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Wednesday July 6th, 2022

Sri Lanka food shortfalls, high prices feared after open account, DA/DP ban

ECONOMYNEXT – Sri Lanka may face higher food prices and shortfalls of foods after authorities banned open account and DA/DP trade, importers warned as the country tried to get out of a currency crisis by raising rates and killing private credit.

Though there were severe forex shortages the country did not face food shortages up to May 2022, due to food importers in the main wholesale market in Colombo somehow kept the nation fed.

Out of about 1.7-1.9 billion US dollars earned every month by the country’s exporters and overseas workers, only about 200 million US dollars a month go for food.

With no mechanism to give priority allocation of foreign exchange for food, many importers have channelled Middle Eastern remittance via the Undiyal system to keep the nation fed, sources familiar with the process say.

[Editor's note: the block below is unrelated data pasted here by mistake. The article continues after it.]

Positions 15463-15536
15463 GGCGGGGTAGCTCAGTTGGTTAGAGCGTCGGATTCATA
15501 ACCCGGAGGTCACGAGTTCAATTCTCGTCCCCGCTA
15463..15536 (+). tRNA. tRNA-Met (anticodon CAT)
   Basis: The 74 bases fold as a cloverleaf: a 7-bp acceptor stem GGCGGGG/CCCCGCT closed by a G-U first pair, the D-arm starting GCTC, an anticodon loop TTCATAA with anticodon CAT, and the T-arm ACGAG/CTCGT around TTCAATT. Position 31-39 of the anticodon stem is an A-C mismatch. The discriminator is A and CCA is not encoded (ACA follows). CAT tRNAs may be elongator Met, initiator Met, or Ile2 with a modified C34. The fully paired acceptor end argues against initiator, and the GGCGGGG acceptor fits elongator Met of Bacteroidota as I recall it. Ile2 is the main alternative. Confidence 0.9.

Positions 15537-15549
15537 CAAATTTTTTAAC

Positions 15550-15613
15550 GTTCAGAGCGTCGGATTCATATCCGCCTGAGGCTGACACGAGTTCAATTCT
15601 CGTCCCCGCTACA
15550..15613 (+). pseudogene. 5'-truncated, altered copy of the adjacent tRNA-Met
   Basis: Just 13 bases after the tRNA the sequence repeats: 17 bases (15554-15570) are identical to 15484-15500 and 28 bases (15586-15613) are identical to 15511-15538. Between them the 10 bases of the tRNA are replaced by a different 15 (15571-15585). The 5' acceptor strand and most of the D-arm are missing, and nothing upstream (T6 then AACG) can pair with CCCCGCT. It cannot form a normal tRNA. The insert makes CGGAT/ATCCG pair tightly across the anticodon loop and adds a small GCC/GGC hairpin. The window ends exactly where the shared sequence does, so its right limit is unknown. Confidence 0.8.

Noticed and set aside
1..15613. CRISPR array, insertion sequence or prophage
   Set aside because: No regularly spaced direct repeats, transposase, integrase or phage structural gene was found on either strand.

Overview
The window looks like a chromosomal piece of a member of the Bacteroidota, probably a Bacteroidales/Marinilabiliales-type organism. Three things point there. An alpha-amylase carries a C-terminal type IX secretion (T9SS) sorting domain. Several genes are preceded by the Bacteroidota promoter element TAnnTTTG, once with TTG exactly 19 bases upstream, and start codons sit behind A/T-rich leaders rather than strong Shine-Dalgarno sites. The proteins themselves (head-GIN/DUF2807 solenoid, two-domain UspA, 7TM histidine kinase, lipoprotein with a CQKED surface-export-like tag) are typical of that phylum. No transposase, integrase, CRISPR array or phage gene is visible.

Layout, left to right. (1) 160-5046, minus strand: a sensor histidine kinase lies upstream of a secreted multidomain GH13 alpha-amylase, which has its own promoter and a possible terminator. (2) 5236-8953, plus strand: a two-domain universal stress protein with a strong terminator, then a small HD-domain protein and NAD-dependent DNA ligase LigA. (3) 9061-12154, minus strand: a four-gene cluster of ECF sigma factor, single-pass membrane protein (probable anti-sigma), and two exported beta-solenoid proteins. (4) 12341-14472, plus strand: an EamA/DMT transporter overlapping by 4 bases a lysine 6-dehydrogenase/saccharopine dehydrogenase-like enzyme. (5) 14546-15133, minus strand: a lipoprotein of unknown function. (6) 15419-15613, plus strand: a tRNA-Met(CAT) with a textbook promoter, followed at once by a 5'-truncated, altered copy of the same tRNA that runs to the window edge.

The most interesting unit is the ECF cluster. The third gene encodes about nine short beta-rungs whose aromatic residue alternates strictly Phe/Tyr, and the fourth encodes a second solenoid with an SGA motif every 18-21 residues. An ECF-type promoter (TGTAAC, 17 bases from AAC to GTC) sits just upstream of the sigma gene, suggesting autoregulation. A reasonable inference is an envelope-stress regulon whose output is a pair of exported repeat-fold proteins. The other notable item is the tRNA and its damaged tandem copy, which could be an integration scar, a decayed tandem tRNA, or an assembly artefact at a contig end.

This is why the country did not face severe food shortages, but medicines which were under price controls went off the shelves when the rupee fell. The monthly requirement for medicine is estimated at about 25 million US dollars or about half a fuel ship.

Importers who have long term relationships with regional suppliers in particular ship goods at a moment’s notice.

Food suppliers have been willing to extend credit to their local counterparties due to the strong relationship spanning generations.

Foods such as onions and potatoes are also perishable, which will rot in containers unless cleared quickly, while importers go from bank to bank searching for dollars, the food traders said.

Some foods were spiked in the Pettah market Friday, wholesalers said.


Sri Lanka can trigger food shortages as in medicines with new trade controls: Bellwether

Economic analysts had earlier warned that price controls and banning of DA/DP imports were the easiest way authorities could create food shortages.

The import ban came after the central bank raised interest rates in a bid to stop money printing and private credit was starting to fall.

Sri Lanka has an intermediate regime central bank which had created monetary instability and social unrest ever since it was set up in 1950.

The country suffered balance of payments trouble within two years of its creation, an exchange control law was enacted in 1952 and a ‘hartal’ took place in 1953. (Colombo/May20/2022)

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